Beginner’s Guide to the Pakistani Education System

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KARACHI, Pakistan — Pakistani Taliban forces threaten the security of the state and the safety of its citizens. Separatists from the province of Balochistan fight to split the region from the country. Gangs of all sorts plague Pakistan’s largest, and arguably most dangerous, city of Karachi. The country drowns in violence. Yet, many experts identify something else altogether as being Pakistan’s most pressing problem: education. There is a crisis going on.

Near the end of March 2014, Pakistani Prime Minister Nawaz Sharif announced his plan to increase government spending on education to 4 percent of the GDP by 2018. This would place Pakistan in line with a Millennium Development Goal, agreed upon by the country in negotiation with UNESCO in 2000.

But on June 3, 2014, the government revealed that it had reduced the Pakistani education budget by 11 percent, subduing some of the renewed hope the country had in its government’s commitment to fighting illiteracy.

What’s the big fuss? How badly does Pakistan really need to revamp its education sector? Is Pakistan really experiencing an education crisis, and if so, can it be fixed?

This is the beginner’s guide to the Pakistani education crisis.

Pakistani Education, The Facts:

5.5 million.

That is the number of out-of-school children in Pakistan according to a 2013 UNESCO report.  This number is the second largest in the world, surpassed only by that of Nigeria. Moreover, two-thirds of these children are girls, pointing toward the country’s growing gender disparity.

While the overall youth literacy rate in Pakistan has improved steadily, if slowly, this past decade — improving from 55 percent in 1998 to 70 percent today — the gap between boys and girls remains large. A total of 79 percent of boys between the ages of 15 and 24 are literate, while the number falls to 61 percent for girls.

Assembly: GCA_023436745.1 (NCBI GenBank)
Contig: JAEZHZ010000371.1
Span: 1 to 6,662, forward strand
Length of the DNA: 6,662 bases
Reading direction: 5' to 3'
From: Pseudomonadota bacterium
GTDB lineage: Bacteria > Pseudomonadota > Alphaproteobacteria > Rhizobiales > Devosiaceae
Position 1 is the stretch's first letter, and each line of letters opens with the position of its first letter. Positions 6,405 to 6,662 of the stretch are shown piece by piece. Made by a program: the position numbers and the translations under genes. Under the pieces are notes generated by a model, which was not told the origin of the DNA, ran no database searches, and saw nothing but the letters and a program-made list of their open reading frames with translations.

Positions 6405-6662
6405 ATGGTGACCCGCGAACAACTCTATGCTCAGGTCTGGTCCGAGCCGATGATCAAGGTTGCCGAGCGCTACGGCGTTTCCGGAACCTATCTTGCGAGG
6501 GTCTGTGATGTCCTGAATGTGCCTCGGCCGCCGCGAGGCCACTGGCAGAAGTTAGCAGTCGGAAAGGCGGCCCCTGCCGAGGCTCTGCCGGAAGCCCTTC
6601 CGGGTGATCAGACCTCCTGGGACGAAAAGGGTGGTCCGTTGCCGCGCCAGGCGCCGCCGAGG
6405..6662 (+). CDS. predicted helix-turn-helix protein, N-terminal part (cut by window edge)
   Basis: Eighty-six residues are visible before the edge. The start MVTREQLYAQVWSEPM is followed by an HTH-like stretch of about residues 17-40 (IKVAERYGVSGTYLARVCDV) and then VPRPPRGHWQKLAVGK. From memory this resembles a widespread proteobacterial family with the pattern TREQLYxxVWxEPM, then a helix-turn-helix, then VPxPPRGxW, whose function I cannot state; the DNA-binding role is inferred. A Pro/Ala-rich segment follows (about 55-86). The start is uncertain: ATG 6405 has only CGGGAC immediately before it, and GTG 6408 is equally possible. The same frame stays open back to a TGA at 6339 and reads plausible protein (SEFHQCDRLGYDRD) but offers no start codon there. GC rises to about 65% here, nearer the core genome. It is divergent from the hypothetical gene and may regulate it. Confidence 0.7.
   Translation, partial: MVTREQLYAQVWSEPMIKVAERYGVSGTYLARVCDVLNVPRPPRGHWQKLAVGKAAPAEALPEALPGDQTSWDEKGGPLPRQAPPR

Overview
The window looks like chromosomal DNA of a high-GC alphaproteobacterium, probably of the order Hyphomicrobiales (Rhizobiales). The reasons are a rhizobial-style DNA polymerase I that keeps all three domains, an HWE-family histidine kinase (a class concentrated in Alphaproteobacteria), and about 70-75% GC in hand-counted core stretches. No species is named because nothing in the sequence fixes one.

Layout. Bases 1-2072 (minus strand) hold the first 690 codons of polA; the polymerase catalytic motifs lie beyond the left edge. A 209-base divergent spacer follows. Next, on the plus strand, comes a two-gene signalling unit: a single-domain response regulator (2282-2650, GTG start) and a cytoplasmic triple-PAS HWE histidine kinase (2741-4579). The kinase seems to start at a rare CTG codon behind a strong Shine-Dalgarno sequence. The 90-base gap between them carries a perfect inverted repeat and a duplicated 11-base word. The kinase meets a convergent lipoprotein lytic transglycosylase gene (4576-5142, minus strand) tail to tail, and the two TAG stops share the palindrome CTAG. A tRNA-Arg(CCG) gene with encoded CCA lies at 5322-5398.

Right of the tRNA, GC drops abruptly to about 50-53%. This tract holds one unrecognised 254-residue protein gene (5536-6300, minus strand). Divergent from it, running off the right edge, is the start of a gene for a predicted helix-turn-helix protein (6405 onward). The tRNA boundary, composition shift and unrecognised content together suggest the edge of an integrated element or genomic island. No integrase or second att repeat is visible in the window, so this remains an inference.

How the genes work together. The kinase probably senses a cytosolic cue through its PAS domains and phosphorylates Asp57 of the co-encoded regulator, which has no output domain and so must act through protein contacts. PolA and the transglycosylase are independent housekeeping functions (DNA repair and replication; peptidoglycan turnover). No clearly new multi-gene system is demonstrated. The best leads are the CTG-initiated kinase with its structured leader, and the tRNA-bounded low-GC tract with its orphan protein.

And what about those children who are enrolled in school? Only 72 percent actually attend school on any given day, a difficulty compounded by widespread teacher shortages. Facilities are in poor shape; a mere 64 percent of primary schools have access to clean water. As such, it is no surprise the overall “survival rate,” the percentage of students who successfully complete primary school, stands at a paltry 50 percent.

Despite these alarming numbers, government spending on education has fallen from 2.7 percent of the GDP in 2008 to just 2 percent in 2012. And the implementation of funds varies widely from one region to another. For instance, the survival rate in the territory of Gilgit-Baltistan is impressive at 95 percent, but falters in Pakistan’s most populous province of Punjab to 56 percent.

There is no doubt that Pakistan’s education crisis is real. But how does one solve it?

Sir Barber & The Punjab Roadmap Solution:

Sir Michael Barber, educationist and former advisor to British Prime Minister Tony Blair, headed a program funded by the U.K.’s Department for International Development (DFID) between August 2011 and September 2013. He outlined clear and ambitious goals as part of his “Punjab Roadmap,” a plan to deliver serious results to schools in the province.

Through Barber’s collaboration with the Chief Minster of Punjab, Mian Shahbaz Sharif (Prime Minister Sharif’s younger brother,) the program achieved unprecedented results over its two years — especially between September 2011 and December 2012. During that time, student attendance jumped from 79 percent to 92.1 percent. Teacher presence improved from 84.7 percent to 91 percent. The percentage of facilities with electricity, boundary walls and access to clean water and toilets skyrocketed from 75.9 percent to 90.9 percent.

In total, the Roadmap saw the addition of a million and a half children to the number of enrolled students in Punjab. While Southern Punjab — particularly rural areas — still shows room for improvement, Barber’s program has demonstrated exactly what a methodical and well-monitored approach to reform can achieve.

Despite his success in Punjab, Barber still believes that funding is a major problem for Pakistan if it hopes to see such results in other provinces. The DFID’s aid boosted the country’s education budget from around 2 percent of the GDP to 4 percent of the GDP. So, perhaps it was Punjab’s progress that prompted Prime Minister Sharif to call for an increase in the education budget to 4 percent of GDP by 2018. In light of the recent budget reduction, however, it remains to be seen whether Sharif has truly committed to the goal of uplifting Pakistan from its education crisis.

Sources: The Tribune 1, Dawn 1, UNESCO 1, World Bank 1, Dawn 2, UNESCO 2, The Tribune 2, World Bank 2, Reform
Photo: SDPI

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